Discussion Forum Unit 2
Discuss how the limit allows a way to “divide by 0”.
The question of division by 0 has never been a difficult one, although there might be issues to arise
with it. It is said that the division by 0 is possible if the result is determined. To do so we need to
expand the algebra.
I think that serious doubts start to arise after studying rational numbers, when for any number x,
except 0, is introduced the concept of the inverse 1/x and hyperbola graph: y(x) = 1/x
graph
It is obvious that when dividing 1 to very small number we get large numbers, and the less is x, the
more becomes 1/x. So why can’t we say that 1/x=∞ is a certain number?
The algebraic objection to this is as follows: Suppose that ∞=1/x is a number. Then all the rules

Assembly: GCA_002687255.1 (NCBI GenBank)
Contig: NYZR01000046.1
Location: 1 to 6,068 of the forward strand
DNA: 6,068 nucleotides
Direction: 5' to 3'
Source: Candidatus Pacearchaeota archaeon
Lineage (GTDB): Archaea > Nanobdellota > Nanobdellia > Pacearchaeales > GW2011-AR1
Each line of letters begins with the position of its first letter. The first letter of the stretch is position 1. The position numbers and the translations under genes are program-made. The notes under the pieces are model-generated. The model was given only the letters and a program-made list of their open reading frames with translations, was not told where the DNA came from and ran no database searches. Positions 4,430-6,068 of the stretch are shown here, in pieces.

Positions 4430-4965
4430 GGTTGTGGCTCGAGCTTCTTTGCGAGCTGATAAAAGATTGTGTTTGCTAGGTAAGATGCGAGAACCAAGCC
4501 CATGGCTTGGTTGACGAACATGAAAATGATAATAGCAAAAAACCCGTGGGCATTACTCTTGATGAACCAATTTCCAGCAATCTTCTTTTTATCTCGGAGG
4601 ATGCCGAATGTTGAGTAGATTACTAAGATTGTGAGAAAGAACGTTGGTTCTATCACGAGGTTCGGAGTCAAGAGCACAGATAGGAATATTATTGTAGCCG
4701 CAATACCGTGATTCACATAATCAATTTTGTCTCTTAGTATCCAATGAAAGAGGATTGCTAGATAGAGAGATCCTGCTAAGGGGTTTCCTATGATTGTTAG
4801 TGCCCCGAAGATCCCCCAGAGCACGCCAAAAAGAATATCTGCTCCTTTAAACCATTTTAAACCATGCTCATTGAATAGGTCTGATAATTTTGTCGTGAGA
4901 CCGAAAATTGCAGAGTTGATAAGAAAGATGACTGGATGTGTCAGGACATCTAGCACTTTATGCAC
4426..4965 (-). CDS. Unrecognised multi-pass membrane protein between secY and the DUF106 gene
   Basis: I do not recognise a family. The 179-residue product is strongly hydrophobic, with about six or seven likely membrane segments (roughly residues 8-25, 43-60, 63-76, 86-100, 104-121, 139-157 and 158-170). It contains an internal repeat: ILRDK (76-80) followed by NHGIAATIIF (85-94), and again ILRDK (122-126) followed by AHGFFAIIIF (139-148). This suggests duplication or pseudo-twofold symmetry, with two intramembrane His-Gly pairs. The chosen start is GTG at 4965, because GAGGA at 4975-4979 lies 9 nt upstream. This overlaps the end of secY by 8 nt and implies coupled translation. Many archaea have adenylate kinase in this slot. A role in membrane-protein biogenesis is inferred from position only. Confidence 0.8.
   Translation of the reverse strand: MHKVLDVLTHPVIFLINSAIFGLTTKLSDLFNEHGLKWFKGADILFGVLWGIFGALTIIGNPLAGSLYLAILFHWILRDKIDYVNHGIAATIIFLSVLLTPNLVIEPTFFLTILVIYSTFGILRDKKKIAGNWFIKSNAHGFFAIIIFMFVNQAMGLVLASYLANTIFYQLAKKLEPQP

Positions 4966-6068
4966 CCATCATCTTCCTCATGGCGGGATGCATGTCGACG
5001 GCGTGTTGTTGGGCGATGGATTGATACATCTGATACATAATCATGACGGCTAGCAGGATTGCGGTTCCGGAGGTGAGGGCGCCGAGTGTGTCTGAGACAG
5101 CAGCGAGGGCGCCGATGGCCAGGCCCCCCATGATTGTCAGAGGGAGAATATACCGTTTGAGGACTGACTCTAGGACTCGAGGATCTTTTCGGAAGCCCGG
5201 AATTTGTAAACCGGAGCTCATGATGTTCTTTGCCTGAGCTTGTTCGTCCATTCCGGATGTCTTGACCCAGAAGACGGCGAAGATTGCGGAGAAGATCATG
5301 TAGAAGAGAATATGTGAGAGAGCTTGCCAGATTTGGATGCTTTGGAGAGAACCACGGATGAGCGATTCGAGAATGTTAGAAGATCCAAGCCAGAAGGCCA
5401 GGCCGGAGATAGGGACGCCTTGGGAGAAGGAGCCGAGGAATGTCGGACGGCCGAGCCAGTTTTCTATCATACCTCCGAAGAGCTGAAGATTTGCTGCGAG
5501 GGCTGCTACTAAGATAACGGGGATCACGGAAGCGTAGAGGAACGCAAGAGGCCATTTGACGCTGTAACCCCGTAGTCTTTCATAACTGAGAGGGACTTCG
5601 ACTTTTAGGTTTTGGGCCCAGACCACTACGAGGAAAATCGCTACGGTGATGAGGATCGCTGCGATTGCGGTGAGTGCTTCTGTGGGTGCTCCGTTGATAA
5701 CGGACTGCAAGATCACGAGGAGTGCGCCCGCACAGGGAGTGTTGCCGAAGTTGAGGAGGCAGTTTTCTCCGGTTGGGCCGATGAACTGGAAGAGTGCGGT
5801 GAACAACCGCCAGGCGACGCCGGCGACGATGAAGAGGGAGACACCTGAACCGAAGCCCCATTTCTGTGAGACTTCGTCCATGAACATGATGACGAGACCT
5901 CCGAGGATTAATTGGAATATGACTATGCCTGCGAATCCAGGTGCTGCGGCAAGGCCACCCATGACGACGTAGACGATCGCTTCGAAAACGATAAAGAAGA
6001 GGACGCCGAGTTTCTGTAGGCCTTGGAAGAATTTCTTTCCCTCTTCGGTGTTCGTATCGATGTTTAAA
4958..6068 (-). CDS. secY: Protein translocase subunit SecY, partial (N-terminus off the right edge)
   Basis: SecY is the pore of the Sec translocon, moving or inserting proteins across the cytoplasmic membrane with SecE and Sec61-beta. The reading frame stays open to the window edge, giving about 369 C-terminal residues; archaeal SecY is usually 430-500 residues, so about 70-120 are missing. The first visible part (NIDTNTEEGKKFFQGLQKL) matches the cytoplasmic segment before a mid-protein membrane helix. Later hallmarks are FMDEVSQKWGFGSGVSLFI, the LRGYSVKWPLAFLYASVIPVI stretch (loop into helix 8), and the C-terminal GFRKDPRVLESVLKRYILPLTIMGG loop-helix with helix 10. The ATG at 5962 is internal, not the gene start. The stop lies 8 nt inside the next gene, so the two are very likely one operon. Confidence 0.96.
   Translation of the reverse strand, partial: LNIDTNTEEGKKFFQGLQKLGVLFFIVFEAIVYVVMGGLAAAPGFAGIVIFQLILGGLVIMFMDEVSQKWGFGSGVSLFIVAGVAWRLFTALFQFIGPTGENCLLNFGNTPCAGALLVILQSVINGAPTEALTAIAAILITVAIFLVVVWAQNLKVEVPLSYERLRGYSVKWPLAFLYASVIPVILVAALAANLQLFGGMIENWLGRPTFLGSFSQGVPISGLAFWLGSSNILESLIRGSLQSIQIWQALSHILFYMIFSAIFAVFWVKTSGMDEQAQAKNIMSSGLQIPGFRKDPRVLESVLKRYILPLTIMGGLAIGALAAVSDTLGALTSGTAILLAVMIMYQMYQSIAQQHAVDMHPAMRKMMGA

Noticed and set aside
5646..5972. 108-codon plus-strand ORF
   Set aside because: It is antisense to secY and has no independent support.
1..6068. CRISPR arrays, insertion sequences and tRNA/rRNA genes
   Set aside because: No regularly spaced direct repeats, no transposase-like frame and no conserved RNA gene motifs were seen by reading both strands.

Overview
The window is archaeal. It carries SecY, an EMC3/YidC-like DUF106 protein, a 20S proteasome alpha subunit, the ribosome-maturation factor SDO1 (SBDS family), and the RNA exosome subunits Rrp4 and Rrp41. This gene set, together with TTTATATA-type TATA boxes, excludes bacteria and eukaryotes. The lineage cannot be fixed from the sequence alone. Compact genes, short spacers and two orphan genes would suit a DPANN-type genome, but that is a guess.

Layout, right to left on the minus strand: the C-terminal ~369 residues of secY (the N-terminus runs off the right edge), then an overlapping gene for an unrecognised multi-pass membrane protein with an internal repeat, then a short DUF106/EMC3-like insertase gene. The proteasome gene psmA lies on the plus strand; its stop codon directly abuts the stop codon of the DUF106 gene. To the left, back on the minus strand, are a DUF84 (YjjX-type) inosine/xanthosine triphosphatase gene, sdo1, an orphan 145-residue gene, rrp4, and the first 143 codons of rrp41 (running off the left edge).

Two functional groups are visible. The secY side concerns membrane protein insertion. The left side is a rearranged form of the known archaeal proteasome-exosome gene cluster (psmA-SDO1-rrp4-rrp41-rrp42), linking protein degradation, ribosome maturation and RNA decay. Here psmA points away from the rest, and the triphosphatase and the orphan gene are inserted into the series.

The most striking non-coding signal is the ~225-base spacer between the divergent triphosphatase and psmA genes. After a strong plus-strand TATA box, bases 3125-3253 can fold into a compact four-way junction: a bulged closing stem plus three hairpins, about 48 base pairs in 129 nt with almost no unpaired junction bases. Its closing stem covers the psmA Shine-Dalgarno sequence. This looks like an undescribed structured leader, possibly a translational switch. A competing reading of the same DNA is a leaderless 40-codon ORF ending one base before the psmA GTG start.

that
exist for ordinary numbers should apply to this number. In particular, on one side the relation
0*
∞ = 1 must be true, and on the other side, since 0 = 1 − 1, 0
*
∞ = 1
*
∞ − 1
*
∞ = 0. Thus, we get
1 = 0, and therefore follows that all numbers are equal to each other and are equal to zero. Indeed,
since 1 * x = x is true for any number x, then 1
*
x = 0
*
x = 0.
At this point, you probably ask yourself: “Well, isn't that complete nonsense?”
Of course, this is complete nonsense, if we are talking about ordinary numbers. However, I
emphasized the word “rules
” above for specific reasons.